If you're out playing hooky at the movies, don't miss "Chef." (at the Palm.) But get there early. The matinee line was snaking around the front of the building and into the parking lot.
This charming indy prod and stars Jon Favreau as a famous chef whose life has come to a dulling dead end. Once the golden boy, cutting edge hot chef, he's now plodding along in Dustin Hoffman's restaurant dishing out dull old food, along with his two sous chefs (John Leguizamo and Bobby Cannavale) . When a blogging food reviewer (Oliver Platt) publicly trashes him, Favreau sends a reply in what he thinks is a private tweet.
One problem. It wasn't private, nor was his meltdown rant calling out the blogger in the restaurant, all of which goes viral. So, his job over, his life in shambles, he sets off with his tweet-savvy son and ex-wife to kick start his career, reclaim his life and family as the new owner of . . . a Cuban Sandwich "taco" truck.
Happy endings all around in this funny, sweet film.
At the other end of the universe, Tom Cruise, like Russell Crow and Kevin Costner, delivers a credible performance in an incredible story. All three of these guys manage the really difficult task of making the audience believe any amount of hooey because they believe, no matter how cockamamie the story is.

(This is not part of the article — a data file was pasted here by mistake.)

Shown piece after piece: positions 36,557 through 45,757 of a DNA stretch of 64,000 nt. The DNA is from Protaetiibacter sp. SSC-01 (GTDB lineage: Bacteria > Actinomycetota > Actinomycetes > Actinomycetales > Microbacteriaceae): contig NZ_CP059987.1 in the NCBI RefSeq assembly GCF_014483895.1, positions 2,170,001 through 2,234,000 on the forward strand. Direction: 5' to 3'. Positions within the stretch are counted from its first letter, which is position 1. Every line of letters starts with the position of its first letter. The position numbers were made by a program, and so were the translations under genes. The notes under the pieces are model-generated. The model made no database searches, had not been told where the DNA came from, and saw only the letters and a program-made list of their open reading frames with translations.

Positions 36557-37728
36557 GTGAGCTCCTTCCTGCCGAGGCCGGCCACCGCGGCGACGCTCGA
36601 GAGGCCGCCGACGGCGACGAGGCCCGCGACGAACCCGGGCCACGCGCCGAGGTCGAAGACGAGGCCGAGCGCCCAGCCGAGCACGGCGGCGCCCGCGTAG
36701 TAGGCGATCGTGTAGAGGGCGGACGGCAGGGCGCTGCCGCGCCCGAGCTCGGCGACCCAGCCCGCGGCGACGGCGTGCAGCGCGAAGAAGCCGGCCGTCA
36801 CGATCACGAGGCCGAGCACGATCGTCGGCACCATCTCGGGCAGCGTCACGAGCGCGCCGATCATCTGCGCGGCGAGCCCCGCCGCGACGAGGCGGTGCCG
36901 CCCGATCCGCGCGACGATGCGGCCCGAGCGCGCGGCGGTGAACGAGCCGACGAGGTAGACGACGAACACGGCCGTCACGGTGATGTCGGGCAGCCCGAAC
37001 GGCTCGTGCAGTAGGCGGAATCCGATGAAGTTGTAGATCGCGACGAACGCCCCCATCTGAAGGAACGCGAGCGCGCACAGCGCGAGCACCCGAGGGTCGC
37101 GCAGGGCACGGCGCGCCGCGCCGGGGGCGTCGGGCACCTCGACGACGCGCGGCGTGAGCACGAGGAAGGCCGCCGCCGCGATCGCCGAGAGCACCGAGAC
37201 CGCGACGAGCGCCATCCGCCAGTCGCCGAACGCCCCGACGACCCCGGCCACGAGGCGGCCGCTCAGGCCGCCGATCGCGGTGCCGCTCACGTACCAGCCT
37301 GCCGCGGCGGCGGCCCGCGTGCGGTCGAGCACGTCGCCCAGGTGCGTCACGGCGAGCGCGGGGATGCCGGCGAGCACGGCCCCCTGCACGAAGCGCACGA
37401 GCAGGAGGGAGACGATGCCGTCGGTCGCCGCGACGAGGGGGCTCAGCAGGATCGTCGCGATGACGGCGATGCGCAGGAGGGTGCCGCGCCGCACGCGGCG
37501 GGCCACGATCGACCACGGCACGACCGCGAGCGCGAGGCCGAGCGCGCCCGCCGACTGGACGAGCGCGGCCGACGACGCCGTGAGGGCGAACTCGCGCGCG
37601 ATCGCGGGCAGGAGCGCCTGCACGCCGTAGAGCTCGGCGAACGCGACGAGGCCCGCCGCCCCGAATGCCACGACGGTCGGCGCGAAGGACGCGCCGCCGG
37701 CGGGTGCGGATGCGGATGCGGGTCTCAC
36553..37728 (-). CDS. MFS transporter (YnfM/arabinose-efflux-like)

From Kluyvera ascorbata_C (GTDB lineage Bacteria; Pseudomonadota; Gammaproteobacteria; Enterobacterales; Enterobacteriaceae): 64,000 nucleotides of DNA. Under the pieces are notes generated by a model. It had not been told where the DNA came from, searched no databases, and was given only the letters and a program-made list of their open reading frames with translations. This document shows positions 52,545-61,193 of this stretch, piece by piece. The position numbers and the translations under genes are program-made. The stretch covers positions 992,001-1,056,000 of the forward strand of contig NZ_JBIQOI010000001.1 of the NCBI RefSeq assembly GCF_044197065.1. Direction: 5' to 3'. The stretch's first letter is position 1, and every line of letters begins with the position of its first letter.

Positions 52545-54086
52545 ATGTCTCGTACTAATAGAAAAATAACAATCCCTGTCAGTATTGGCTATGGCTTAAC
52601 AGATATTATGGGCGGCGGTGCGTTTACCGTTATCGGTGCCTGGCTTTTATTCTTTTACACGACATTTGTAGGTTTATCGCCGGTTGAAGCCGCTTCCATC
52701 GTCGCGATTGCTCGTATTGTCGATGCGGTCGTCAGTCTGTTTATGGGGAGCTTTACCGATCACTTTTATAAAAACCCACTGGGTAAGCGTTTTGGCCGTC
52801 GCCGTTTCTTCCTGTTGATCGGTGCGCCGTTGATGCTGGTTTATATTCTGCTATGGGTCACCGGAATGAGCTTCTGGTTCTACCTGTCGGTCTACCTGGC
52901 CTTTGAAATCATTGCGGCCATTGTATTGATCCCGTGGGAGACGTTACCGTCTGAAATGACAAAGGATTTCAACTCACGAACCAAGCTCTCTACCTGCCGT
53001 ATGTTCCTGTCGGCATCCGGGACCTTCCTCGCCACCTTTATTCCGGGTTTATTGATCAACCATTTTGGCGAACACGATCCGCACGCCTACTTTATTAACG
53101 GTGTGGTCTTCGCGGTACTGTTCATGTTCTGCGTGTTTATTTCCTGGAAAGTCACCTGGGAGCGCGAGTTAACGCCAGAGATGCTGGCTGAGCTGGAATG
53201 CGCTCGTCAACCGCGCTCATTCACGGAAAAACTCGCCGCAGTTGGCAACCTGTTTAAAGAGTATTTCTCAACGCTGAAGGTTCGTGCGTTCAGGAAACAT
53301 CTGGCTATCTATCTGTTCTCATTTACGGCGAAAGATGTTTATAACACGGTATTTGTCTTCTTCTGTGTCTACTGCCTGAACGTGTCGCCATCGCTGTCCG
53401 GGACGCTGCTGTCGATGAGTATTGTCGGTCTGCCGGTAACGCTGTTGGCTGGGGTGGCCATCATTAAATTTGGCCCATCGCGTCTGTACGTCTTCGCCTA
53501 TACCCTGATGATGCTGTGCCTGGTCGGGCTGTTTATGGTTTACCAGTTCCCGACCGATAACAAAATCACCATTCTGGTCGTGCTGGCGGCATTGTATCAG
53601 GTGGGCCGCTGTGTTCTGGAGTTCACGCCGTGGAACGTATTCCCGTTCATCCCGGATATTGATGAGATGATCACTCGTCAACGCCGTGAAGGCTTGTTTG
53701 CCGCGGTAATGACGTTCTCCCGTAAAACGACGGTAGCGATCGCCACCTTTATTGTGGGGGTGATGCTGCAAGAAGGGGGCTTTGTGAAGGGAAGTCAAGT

"Edge of Tomorrow" is the sci-fi version of "Groundhog Day," with Cruise and super warrior Emily Blunt trapped in an illusion created by alien invaders. These two were rendered special because some alien goo got on them so somehow they're able to figure out that they're trapped in this illusionary time warp. Every time they die they return to day one, again and again and again. Until, bit by bit, they "learn" and remember and inch forward on each re-do until the grand slam ending wherein the alien is defeated.
Luckily, this nonsense (It's one of those movies where you just don't ask.) is leavened by a great deal of wit, (Cruise and Blunt's training scenes -- and repeated bullets to the head -- is worth the price of admission. Add in great editing, excellent CGI work (the skittery aliens are suitably startling) and toss in both stars' skill at making us believe all this silliness, and you've got a thoroughly entertaining summer flick: A sci-fi flick with a sly sense of humor. Best kind.